Exploring the Timing of Reviews and Approvals of New Drugs

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About 20 percent of drug approvals come in pre-holiday surges in December. They are associated with more adverse outcomes than drugs approved at other times.

Government approval of drugs surges before major holidays, at month-end, and especially at the end of the year, according to research by Lauren Cohen, Umit Gurun, and Danielle Li. In Internal Deadlines, Drug Approvals, and Safety Problems (NBER Working Paper 28071), they find that drugs approved during such surges are associated with more hospitalizations, life-threatening incidents, and deaths than those approved at other times. The researchers estimate that rushed reviews lead to between 1,400 and 9,000 lives lost per year.

The researchers study 3,312 unique drug applications in the US that were approved between January 1980 and September 2016, and 4,871 drugs approved by the EU or one of its member nations between January 1980 and July 2014.

Twenty-one percent of the drugs approved in a typical year in the US, EU, Japan, China, and South Korea are approved in December. Approvals in that month are double those in any other month. In the US, the December approvals represent about 15 percent of the annual total.

The idea that informal production targets cause spikes in output is not new. Such patterns have been documented in retail sales, patent office approvals, judicial decisions, and spending by federal agencies.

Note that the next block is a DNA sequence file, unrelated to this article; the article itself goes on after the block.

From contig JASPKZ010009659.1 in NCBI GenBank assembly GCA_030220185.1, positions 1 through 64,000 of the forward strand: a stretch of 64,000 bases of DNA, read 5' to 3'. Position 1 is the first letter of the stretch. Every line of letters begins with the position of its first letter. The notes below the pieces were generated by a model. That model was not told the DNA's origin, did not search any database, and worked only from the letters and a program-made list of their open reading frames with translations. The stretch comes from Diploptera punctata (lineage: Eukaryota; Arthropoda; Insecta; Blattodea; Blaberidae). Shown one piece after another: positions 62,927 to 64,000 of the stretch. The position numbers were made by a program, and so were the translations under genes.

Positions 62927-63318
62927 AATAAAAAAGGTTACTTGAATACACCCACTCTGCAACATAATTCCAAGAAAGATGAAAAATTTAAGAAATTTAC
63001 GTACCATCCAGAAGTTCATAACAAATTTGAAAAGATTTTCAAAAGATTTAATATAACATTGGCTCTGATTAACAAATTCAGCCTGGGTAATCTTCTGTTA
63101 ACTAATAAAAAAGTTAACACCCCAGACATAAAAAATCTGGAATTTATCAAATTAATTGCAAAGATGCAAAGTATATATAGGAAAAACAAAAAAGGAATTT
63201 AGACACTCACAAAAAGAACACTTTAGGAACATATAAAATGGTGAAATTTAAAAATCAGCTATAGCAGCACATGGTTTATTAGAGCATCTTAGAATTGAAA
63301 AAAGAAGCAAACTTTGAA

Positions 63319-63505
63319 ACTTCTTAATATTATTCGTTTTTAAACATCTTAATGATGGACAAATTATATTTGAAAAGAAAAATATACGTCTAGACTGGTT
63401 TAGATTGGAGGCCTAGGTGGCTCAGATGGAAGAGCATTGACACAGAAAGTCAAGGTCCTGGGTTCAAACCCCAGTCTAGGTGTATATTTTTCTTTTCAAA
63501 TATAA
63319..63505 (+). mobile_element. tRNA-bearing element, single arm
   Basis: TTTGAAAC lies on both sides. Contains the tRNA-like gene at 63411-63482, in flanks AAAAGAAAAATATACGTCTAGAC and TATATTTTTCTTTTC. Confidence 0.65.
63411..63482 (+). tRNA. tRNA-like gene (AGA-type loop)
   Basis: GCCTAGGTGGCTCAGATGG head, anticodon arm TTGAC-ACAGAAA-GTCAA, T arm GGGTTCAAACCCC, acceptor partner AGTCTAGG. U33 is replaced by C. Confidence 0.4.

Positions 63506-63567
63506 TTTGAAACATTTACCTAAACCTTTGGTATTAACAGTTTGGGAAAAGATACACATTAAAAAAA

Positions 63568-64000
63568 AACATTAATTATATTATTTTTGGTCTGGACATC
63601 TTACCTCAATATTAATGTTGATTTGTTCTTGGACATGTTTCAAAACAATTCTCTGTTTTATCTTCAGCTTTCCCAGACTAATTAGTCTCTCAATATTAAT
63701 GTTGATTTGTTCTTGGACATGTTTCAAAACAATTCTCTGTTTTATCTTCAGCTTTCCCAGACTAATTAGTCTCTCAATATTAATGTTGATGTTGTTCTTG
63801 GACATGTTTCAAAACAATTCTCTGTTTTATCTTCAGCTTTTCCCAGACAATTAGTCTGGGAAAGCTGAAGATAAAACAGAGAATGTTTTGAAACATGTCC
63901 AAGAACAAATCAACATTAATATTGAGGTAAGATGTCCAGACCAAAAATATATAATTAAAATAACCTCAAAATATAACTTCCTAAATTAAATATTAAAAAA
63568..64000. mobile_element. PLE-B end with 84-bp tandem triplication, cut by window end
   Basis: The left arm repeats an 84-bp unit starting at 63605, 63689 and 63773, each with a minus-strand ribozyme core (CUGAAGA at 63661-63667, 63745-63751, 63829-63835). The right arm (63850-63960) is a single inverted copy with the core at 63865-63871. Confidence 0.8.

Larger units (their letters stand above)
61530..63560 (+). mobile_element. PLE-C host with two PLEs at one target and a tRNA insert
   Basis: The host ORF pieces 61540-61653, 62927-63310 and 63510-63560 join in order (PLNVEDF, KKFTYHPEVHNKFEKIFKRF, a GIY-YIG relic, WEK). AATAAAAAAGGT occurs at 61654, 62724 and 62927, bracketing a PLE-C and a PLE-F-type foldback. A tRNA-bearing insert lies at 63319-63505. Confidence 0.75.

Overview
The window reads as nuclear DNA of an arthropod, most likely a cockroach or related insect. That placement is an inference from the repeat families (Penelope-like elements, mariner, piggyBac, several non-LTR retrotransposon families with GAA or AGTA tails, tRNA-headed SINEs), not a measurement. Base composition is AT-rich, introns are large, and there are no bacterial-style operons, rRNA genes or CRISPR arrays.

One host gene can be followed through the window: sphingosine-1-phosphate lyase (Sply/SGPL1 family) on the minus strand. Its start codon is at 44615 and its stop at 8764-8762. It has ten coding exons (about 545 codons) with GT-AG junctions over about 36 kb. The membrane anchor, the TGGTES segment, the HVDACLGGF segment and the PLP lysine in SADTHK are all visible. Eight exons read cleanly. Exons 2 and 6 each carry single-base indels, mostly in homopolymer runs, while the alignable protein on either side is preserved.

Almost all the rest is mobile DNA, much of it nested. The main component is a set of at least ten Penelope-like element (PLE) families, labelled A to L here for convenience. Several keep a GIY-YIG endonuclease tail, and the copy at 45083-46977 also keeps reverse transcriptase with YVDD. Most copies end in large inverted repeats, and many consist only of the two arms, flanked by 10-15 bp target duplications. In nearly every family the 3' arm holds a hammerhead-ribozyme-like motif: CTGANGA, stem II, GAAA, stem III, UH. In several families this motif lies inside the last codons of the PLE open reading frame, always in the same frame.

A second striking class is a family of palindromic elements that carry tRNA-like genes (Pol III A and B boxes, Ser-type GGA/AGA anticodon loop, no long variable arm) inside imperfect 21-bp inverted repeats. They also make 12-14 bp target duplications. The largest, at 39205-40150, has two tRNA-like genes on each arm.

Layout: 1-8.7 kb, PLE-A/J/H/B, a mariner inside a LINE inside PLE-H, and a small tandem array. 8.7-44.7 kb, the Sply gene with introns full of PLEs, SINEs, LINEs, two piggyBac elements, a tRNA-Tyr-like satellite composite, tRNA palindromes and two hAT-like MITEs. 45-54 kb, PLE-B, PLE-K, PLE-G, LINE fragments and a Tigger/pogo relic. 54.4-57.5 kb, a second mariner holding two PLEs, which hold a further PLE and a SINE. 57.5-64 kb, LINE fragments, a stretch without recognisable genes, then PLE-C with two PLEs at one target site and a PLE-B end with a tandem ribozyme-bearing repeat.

The researchers attribute these approval patterns to a “desk clearing objective” on the part of reviewers preparing for time out of the office. They point out that while there are no formal deadlines for drug reviews, reviewers typically are evaluated, in part, on the share of applications that get a timely review. Different nations have different definitions of timeliness: within 300 days for a regular review and 180 days for a priority review in the US; 210 and 150 days, respectively, in the EU; and 360 and 270 in Japan. If those deadlines were the driving factor in approval decisions, then the surges of approvals would happen at these anniversaries of the start of the review process, not in December or before major holidays. These deadlines would also fail to explain the observed surges associated with country-specific holidays, such as Thanksgiving in the US and the Lunar New Year in Asia.

The researchers rule out the possibility that the reviewers save their most difficult approvals for last, and push through the easy ones first. Such behavior could explain the higher rate of adverse outcomes for December approvals. The higher rates of adverse events for December approvals persist even after controlling for the drug’s target disease and whether it was marked for priority review status. There is no evidence that drugs approved in December are more complicated or difficult to review. The researchers also look for, but do not find, evidence that firms time their submissions so that the timely review target will fall in December, when they might get a less rigorous review.

Why do reviewers appear to tilt toward approval, rather than rejection, around these self-imposed deadlines? The researchers suggest that regulators are judged in part based on the number of drugs approved, which are immediately visible, while an approved drug’s adverse effects are only evident in the future. This may create a pro-approval bias.

Laurent Belsie